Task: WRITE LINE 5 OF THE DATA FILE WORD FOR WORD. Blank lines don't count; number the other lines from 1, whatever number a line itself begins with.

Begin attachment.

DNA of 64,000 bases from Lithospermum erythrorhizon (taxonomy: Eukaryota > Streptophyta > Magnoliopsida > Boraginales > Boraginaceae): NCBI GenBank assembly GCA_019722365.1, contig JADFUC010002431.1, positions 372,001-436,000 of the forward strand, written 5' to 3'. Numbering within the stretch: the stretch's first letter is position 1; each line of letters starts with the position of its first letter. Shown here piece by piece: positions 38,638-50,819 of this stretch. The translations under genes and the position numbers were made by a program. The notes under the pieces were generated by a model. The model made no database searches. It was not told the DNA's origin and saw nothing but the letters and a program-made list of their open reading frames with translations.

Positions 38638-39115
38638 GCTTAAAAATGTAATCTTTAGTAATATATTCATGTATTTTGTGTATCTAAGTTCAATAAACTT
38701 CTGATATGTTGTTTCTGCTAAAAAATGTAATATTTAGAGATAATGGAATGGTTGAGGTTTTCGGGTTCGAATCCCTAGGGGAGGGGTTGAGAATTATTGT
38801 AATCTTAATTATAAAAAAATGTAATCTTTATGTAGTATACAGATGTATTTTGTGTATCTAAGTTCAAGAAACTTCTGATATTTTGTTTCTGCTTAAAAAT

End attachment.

38801 AATCTTAATTATAAAAAAATGTAATCTTTATGTAGTATACAGATGTATTTTGTGTATCTAAGTTCAAGAAACTTCTGATATTTTGTTTCTGCTTAAAAAT